2. Assess your nonprofit's current technology.
Work with your tech planning committee to compile an inventory of your organization's current software and hardware. Consider bringing on an expert nonprofit tech consultant to guide your assessment, as well. Remember, this should be a comprehensive inventory, not just limited to your internal management tools or fundraising platforms.
Ask yourself a few key questions as you assess your tech:
- What works well? What do we do well with our technology?
- What aspects of our tech operations need improvement?
- Are there any chronic pain points in our tech infrastructure?
- Do we have any tech assets that we can stand to lose? Are there any that we want or need to replace?
- Are there any tech assets that need repairing, and how feasible are those repairs?
- Which assets can be improved, and what improvements or integrations would that entail?
It might be a good idea to even establish a system for your team to compare thoughts and impressions in a more quantifiable way. Many organizations use a color-coded red, yellow, and green ranking scale to help map out the state of their digital toolkits. Here's a rough example:
The Main Objective
Take a holistic but systematic approach when considering your entire technology infrastructure. Working with a nonprofit tech expert can significantly streamline this process and help to quickly focus your priorities for your new nonprofit technology plan. Contact us at DNL OmniMedia to get started with a professional assessment of your own tech stack.
3. Determine your priorities for your nonprofit technology plan.
Review the schematic or roadmap of your tech infrastructure that your team developed in the previous step. Then, record any answers or insights you had while considering the high points, low points, and areas for improvement in how your technology currently operates.
Chances are you decided to develop a new nonprofit technology plan because you need to solve a specific problem. A typical example would be replacing an out-of-date database platform that your organization has outgrown.
Alternately, you may want to build a strategy around taking advantage of new opportunities rather than solving a problem. Building out a full corporate philanthropy strategy is a fairly common example. As previously mentioned, these are major opportunities that most nonprofits overlook, so it’s likely your team may be overlooking them, too. Something as easy as implementing a matching gift search tool that easily integrates with your existing tech plan can help you get started.
Carefully choose the right technology to solve your nonprofit's unique gaps. Use your central goal, finding a new, properly-scaled CRM, to begin building out the other priorities that your new nonprofit tech plan needs to address. Think about how your team interacts with your organization's tech assets and how those tools work with each other. The audit or assessment your team completed in the last step will help you get started. Follow this general process for determining the priorities that should inform your tech plan:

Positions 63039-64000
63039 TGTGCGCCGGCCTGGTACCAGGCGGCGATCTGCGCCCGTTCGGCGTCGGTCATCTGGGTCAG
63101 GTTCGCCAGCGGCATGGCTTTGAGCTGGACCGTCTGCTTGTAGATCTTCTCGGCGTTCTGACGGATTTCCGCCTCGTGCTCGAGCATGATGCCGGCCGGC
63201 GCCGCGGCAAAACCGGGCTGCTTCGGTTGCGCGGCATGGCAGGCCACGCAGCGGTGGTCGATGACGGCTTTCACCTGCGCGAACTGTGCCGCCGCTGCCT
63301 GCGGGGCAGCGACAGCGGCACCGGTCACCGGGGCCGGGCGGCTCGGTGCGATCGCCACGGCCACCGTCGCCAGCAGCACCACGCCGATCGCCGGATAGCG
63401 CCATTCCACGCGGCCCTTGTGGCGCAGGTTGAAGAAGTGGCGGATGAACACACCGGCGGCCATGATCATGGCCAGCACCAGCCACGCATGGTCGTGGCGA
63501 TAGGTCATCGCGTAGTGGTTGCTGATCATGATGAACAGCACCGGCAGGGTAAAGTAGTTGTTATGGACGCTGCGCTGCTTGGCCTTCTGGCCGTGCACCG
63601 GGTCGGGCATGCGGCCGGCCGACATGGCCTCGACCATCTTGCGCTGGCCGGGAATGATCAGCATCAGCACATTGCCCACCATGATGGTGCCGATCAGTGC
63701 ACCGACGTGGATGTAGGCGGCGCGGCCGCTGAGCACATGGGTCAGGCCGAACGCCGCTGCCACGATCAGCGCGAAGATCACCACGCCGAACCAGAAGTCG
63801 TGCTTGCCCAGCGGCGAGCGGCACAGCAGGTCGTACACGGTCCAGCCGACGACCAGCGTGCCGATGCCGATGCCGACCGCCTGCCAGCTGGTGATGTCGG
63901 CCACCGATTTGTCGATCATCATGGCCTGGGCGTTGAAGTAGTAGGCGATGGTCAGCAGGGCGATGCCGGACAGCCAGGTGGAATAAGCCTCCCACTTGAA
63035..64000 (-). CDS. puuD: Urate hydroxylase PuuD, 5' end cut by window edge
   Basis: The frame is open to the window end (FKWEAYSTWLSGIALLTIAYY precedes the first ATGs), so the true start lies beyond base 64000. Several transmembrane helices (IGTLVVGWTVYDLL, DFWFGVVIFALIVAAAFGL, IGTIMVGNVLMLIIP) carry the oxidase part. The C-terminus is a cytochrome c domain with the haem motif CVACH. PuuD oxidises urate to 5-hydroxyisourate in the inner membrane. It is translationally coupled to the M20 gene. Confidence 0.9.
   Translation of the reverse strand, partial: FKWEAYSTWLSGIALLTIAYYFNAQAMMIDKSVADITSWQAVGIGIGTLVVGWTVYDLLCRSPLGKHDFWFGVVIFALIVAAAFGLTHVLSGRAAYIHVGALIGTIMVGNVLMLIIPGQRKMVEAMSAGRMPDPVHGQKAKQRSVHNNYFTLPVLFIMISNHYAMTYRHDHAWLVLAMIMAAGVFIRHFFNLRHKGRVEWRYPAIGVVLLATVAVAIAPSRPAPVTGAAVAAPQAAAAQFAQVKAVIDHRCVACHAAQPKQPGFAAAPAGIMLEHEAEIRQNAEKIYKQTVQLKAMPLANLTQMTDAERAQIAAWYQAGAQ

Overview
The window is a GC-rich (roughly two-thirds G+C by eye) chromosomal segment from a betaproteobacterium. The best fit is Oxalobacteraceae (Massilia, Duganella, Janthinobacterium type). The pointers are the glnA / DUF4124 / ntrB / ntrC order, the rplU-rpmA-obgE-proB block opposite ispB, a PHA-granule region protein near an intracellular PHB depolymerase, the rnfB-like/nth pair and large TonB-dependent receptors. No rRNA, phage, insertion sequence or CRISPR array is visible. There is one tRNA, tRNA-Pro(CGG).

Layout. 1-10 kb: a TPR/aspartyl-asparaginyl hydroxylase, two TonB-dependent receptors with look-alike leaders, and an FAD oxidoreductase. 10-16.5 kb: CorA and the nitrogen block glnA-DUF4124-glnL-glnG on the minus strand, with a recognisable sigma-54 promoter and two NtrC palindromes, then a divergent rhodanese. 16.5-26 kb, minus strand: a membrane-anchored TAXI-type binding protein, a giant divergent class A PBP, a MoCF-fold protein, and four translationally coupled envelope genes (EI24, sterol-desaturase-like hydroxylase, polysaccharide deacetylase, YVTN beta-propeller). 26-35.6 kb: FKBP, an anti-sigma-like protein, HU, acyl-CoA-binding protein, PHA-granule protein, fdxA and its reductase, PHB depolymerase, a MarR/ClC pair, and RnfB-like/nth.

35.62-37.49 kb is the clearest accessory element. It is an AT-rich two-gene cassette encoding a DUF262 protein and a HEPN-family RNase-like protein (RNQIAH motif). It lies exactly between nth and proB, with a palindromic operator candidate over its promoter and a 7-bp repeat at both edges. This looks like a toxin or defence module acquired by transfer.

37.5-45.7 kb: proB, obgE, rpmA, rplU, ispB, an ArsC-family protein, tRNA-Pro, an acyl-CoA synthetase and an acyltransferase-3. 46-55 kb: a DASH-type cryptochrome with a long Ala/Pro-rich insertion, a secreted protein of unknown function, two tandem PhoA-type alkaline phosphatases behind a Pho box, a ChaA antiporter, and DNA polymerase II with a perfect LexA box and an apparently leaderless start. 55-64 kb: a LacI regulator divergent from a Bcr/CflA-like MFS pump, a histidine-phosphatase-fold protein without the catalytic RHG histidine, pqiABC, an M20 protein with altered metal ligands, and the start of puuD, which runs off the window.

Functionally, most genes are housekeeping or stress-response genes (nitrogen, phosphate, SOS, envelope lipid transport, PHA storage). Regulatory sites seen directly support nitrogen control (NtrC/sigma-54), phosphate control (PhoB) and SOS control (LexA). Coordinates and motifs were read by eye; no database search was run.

- Identify gaps and issues in your current tech infrastructure using the assessment you completed.
- Use a ranking system or other method to identify pain points, areas for improvements, and high points in your current tech.
- Consider your operations and processes. How does your team use technology on a daily basis? What roles does technology play in your marketing and fundraising campaigns?
- Review your ongoing strategic plans, like capital campaigns, other development projects, or major marketing campaigns. Your tech goals need to align with (and contribute to) the bigger picture guiding your organization.
Be sure to consider both your long- and short-term goals. To continue with the CRM example, your short-term goal is to find an effective platform that's properly-scaled to your operations without losing any of the functionality that you're used to. Your long-term goal might be to use your new CRM to boost the impact of your fundraising and marketing campaigns through custom integrations, development projects, or additional tools like Luminate Online.
The Main Objective
Take the time to consider your technology goals from 360 degrees. An immediate need most likely spurred your team to get started developing a new nonprofit technology plan, so use that as your starting point. What short-term and long-term benefits do you want to see from refreshing your strategy?
4. Identify what types of nonprofit technology you'll need.
Now review the priorities that you've established and write out the specific types of hardware, software, or other digital platforms that you'll need to acquire in order to reach your goals. Many organizations develop new technology plans around the need to replace one of their central tools, as in the CRM example in the previous section. If your nonprofit technology plan is also built around a specific need, start there.
You'll research different options and vendors later, but for now, focus on defining the scope of your needs and the specific types of technology that you'll need. A consultant who's assessed your tech infrastructure in the previous steps will be able to quickly outline and prioritize any issues that require addressing.
For instance, replacing an entire CRM or database platform is a much larger-scale goal than adopting and integrating a single new piece of fundraising software. Consider how your team broke down its goals into short- and long-term categories, and try to focus on more major updates and replacements first. They'll be the foundation on which to build the rest of your nonprofit technology plan as you put it into action.
The Main Objective
Use your short- and long-term priorities to define your new technology needs in concrete terms. For example: "First, we need a new CRM. After implementing the CRM, we need a new digital fundraising and marketing platform that integrates with it."
It's important to take the time to list out exactly what you'll need before diving right into a new plan. Defining your needs will give you a much more realistic sense of the constraints that will affect your plan, namely your budget.
5. Outline a budget for your nonprofit technology plan.
Next, start outlining a budget for your tech plans, looking closely at each prospective acquisition that your team listed in the previous step. Because your nonprofit tech plan will address your short-term needs as well as lay the foundations for your technology strategies going forward, you need to consider both the short- and long-term costs associated with any new tools you purchase. Conduct a total cost of ownership, or TCO, analysis of any major investment you plan to make. Here's an example: